Curl of Tensor

1. Sep 25, 2006

touqra

Can we curl a stress tensor? What physically meaning will it be?

2. Sep 25, 2006

chroot

Staff Emeritus
The term "curl" usually applies to vector fields. If there is an equivalent definition of curl for tensor fields, I am not familair with it.

- Warren

3. Sep 25, 2006

robphy

Are you referring to an operation like
$$\nabla_{[a}T_{b]c$$?

4. Sep 25, 2006

touqra

I was thinking of something like Helmholtz's theorem, where if you specify the div and curl of a vector field, you then know everything there is to know about the field.
Maybe there's something similar for rank 2 tensor, like the stress tensor, or higher tensors.

5. Oct 3, 2006

Thrice

Incidentally, the defn of curl resembles the antisymmetrized derivative (F in electromagnetism & the curvature tensor in GR). That's not accidental, is it?

6. Nov 17, 2006

nike^^

Hi

i think that the rotor (curl) of a bilinear tensor T can be defined as follows:

let [T] be the matrix associated with T :

t11 t12 t13
[T] = t21 t22 t23
t31 t32 t33

interpreting the raws of [T] as vectors

T1=t11*e1+t12*e2+t13*e3 => [T1]'=(t11,t12,t13)
T2=t21*e1+t22*e2+t23*e3 => [T2]'=(t21,t22,t23)
T3=t31*e3+t32*e2+t33*e3 => [T3]'=(t31,t32,t33)

we can write [T] as

[T1]'
[T] = ( [T2]' )
[T3]'

then, the rotor (curl) of T is simply :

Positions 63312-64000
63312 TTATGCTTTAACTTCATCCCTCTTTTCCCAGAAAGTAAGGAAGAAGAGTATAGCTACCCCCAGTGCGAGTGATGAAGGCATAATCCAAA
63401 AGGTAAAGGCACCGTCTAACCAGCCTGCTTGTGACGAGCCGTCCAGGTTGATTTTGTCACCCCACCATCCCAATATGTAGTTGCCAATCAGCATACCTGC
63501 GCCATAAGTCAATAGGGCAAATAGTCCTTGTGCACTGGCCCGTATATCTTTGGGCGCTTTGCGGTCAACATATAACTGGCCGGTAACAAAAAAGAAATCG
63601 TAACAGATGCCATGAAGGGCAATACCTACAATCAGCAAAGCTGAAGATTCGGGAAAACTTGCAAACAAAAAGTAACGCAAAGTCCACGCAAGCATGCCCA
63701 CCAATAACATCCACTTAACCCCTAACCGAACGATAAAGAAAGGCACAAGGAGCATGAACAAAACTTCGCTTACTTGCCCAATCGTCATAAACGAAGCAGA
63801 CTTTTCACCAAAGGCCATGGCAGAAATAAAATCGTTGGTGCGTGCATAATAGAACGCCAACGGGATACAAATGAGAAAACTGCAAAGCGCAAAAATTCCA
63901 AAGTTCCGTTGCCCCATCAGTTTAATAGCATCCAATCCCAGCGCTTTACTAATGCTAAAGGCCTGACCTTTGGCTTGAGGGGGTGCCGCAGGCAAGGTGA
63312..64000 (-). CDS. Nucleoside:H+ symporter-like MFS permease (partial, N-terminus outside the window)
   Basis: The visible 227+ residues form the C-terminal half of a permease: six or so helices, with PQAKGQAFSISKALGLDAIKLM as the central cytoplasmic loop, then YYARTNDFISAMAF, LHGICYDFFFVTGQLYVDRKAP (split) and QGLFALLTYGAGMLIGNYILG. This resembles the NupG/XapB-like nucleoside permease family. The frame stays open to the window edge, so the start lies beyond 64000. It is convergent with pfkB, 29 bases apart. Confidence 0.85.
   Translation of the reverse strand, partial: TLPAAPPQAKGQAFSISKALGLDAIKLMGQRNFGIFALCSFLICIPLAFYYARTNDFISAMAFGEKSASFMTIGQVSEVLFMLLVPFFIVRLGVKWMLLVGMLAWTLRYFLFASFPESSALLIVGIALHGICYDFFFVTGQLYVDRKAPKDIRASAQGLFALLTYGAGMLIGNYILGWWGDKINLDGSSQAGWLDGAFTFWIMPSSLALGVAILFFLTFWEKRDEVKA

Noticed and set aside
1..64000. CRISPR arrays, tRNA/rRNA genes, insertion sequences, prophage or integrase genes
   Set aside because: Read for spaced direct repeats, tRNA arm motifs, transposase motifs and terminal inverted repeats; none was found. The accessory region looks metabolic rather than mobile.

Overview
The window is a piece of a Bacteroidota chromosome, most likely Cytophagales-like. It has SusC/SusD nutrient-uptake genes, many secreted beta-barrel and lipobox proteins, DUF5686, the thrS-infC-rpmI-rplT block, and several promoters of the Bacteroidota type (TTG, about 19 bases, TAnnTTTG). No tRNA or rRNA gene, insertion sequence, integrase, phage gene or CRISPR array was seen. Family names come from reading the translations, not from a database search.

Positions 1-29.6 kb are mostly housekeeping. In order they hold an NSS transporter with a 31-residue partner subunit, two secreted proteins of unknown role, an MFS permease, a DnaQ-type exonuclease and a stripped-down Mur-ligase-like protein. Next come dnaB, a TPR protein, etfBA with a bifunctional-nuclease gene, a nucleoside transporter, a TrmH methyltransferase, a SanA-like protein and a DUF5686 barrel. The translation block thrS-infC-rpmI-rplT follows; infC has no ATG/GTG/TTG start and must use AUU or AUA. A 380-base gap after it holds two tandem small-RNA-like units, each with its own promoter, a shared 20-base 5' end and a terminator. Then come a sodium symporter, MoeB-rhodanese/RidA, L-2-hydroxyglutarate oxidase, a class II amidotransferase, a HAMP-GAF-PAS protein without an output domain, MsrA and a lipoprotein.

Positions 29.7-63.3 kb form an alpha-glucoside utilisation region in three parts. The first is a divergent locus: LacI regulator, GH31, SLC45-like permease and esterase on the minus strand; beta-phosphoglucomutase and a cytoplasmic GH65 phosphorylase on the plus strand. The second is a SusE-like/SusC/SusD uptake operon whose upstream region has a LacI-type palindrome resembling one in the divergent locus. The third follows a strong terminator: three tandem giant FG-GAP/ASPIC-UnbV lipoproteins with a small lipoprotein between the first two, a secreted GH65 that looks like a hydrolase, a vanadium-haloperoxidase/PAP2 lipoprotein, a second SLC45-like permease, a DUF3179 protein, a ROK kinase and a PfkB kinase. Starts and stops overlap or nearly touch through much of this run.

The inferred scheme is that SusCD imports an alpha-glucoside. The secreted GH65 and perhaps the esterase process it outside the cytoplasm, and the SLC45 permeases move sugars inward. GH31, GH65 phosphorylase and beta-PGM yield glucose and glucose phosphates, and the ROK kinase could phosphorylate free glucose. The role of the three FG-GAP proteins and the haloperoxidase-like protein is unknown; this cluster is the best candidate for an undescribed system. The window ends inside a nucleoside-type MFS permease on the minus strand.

[rotT] = ( [rotT1] , [rotT2] , [rotT3] )

where [rotT1] , [rotT2] , [rotT3] are the column matrix of the rotor (curl) of vectors T1, T2 and T3

7. May 8, 2007

Norman Albers

Indeed, Thrice, this is not accidental. I am learning much of the nature of axial vectors, curl, and the Minkowski tensor. I need to understand the forms expressed in spherical terms and fields for magnetism.

8. May 17, 2007

Chris Hillman

Curl and all that

There are various things one could mean by this, but yes, there are various ways of generalizing the "curl" from vector calculus. In the context of gtr, one particularly useful formalism involves "curl" and "div" operations on hyperslices using the induced connection in the slice.

Yes indeed, the Hodge decomposition, which applies to p-forms, generalizes the Helmholtz decomposition. This can be stated in various ways: one statement is that any exterior form on a compact boundaryless Riemannian manifold can be uniquely decomposed (as an orthogonal direct sum) as the sum of an exact form, a coexact form, and a harmonic form: $\beta = d\alpha + \delta \gamma + \eta$, where $\alpha$ is a coclosed (p-1)-form, $\gamma$ is a closed (p+1)-form, and $\eta$ is a harmonic p-form (thus, both closed and coclosed).